111 Main St., Greenport
SERVICE: Very friendly and attentive
AMBIENCE: Polished wood, waterside view
ESSENTIALS: Open every day, lunch 11:30 a.m. to 3 p.m., dinner 5:30 to 9 p.m. Sunday to Thursday, to 10 p.m. Friday and Saturday; dinner reservations recommended; major credit cards accepted; wheelchair accessible via ramp, on request.
It has taken decades to write these three words: Eat at Claudio's.
The landmark restaurant, which changed ownership in March after 148 years under the Claudio family, is preparing food to match its popularity. Proprietors departed, and current, must be happy.
Claudio's and its offspring, the alfresco Claudio's Clam Bar and self-serve casual Crabby Jerry's, command a waterside setting in Greenport. The history of Claudio's starts in 1854, when the whaling ship Neva arrived from the Azores. Whaler Manuel Claudio was on board.
After 16 years, he had the savings to open Claudio's Tavern. The history that unfolded has extended to forays into French cuisine, the site's reported use as a bootlegging stop during Prohibition, the era of shrimp scampi, and its ongoing lure as a destination for day-trippers and vacationers, as well as locals. The new owners of the three eateries include well-known attorney Perry Weitz, as in Weitz & Luxenberg, and his son, David.
The Victorian bar and the polished dark wood remain, as do vintage portraits of assorted Claudios and other images from the past. It's all very lived in. But you'll immediately notice a couple of changes: improved service and better food.
That starts with experienced waitresses and briny-sweet North Fork oysters. Baked clams are savory; shellfish cocktails, dewy. Grilled Mediterranean octopus arrives tender, bolstered by olives, capers, tomatoes and frisee.
But skip the limp, sesame seed-crusted loin of tuna; and the tired crabcake, despite the roasted corn salsa with it. Cacio e pepe, the classic Roman pasta, is dominated by a harsh rush of black pepper, overpowering Pecorino Romano cheese, olive oil, bucatini and your palate.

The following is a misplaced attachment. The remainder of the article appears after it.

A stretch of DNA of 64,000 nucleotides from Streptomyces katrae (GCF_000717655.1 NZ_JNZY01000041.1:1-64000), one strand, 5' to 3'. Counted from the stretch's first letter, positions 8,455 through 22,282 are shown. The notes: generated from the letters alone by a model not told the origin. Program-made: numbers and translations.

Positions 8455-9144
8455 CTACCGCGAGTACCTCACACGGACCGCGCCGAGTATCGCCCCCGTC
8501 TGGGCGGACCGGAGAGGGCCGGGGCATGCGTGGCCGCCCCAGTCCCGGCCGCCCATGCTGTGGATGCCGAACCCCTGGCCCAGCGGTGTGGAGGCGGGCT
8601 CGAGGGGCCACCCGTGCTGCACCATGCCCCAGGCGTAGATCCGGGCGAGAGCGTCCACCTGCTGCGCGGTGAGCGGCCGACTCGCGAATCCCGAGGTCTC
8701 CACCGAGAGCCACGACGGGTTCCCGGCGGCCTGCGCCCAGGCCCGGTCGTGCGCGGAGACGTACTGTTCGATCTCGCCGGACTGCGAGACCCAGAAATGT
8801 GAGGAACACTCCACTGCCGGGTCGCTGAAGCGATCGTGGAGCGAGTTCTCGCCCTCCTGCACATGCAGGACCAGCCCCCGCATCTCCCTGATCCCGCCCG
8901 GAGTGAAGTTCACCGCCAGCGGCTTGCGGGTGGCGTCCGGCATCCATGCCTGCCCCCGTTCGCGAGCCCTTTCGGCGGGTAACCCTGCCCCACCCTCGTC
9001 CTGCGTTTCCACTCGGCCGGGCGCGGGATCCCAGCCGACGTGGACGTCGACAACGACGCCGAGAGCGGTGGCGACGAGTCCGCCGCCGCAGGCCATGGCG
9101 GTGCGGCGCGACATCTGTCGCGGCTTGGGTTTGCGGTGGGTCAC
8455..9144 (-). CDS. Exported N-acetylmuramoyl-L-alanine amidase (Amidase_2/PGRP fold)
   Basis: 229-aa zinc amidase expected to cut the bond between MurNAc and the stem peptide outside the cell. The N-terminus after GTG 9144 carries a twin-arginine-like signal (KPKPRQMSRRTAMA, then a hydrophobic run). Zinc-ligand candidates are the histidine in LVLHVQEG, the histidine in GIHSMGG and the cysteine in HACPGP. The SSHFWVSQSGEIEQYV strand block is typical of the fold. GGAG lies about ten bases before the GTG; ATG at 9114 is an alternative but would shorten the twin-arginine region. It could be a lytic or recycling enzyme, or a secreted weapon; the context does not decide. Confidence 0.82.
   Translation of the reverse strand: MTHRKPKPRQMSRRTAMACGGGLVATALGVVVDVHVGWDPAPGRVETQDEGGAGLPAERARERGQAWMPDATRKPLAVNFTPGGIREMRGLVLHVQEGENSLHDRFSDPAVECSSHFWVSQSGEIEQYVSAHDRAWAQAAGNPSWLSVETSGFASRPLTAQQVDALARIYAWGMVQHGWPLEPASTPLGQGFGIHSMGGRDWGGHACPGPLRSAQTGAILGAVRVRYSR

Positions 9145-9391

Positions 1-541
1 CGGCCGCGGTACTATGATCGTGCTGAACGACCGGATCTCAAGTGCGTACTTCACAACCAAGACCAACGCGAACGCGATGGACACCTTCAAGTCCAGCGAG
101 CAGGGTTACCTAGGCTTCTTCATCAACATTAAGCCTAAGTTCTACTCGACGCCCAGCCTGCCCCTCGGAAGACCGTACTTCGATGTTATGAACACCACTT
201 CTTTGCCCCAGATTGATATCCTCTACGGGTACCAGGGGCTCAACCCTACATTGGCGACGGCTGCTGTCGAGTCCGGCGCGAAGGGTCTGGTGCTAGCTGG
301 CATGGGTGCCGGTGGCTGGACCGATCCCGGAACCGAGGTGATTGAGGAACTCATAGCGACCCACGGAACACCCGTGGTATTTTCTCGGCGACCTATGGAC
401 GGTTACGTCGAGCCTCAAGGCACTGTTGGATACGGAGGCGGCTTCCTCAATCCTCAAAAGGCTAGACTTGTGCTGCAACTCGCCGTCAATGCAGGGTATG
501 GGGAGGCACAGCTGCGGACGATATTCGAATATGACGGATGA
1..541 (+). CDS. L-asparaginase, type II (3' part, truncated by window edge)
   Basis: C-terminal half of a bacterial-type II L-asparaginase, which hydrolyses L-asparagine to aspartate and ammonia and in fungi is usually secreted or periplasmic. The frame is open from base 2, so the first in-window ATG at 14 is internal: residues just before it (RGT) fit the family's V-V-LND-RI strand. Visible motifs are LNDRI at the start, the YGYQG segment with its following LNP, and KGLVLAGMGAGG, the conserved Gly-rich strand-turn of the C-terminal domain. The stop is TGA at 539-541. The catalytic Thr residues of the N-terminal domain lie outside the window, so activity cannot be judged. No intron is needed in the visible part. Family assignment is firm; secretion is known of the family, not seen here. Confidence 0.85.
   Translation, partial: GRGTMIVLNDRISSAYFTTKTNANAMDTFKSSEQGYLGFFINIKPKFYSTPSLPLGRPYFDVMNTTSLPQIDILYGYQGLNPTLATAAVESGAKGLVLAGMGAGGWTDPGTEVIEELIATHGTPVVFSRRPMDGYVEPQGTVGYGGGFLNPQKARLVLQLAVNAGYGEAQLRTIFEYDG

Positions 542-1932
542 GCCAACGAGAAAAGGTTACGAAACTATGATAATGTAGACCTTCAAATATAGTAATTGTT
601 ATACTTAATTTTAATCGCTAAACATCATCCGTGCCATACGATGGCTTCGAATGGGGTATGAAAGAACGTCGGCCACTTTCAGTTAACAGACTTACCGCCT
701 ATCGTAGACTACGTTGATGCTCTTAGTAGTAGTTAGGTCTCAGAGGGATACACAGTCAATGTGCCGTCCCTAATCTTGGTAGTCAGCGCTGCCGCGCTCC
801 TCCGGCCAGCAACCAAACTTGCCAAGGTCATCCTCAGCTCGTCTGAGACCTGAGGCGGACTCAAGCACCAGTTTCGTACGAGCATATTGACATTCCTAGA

Refresh your appetite with the generous watermelon-and-tomato salad, which takes in feta, arugula and quinoa; or the Caesar salad made with kale.
But French onion soup is timid and on the thin side; the New England-style clam chowder, routinely bland. Instead, try the refined, light lobster bisque, with unexpected hints of sherry and cayenne.
That choice should direct you to the superior main course: steamed lobster. You may have lobster broiled or scampi-style, too, but there's no reason to take any risks. The lobsters range from 1 1/2 to 4 pounds. And the lobster salad roll is a good one. But the Connecticut-style roll, or one that should be warm and buttery, shows up almost dry and at room temperature.
Finfish will make you continue seaside, with standout, line-caught grilled local swordfish, finished with summer squash and herbaceous gremolata; and a flavorful special of pan-seared local striped bass, paired with a salad of strawberries, fennel and arugula. The Claudio's spin on cioppino, the San Francisco fish stew that almost always goes from tasty to travesty as it meanders eastward, makes the dish fresh again, full of shellfish, squid and halibut, in a zesty red sauce.
Nothing, however, can revive the fried fisherman's platter, a reminder of the days when Claudio's offered dishes dubbed Seafood Neptune and the Captain's Table. The platter's contents look closer to brown than blond, entombed in heavy, hard breading.
Claudio's has served countless steaks. A juicy, 30-ounce porterhouse, seasoned with rosemary and garlic, is cooked precisely to order and easily can feed two. The double-cut Berkshire pork chop with roasted corn and pineapple competes favorably.
Coconut whipped cream enriches the Key lime pie; mascarpone cream, a strawberry-rhubarb crumble; a brownie, the chocolate semifreddo.
In 2012, the National Restaurant Association noted Claudio's as the nation's longest-running eating establishment run by the same family. Today, you'll recognize it for the past and, more important, the present.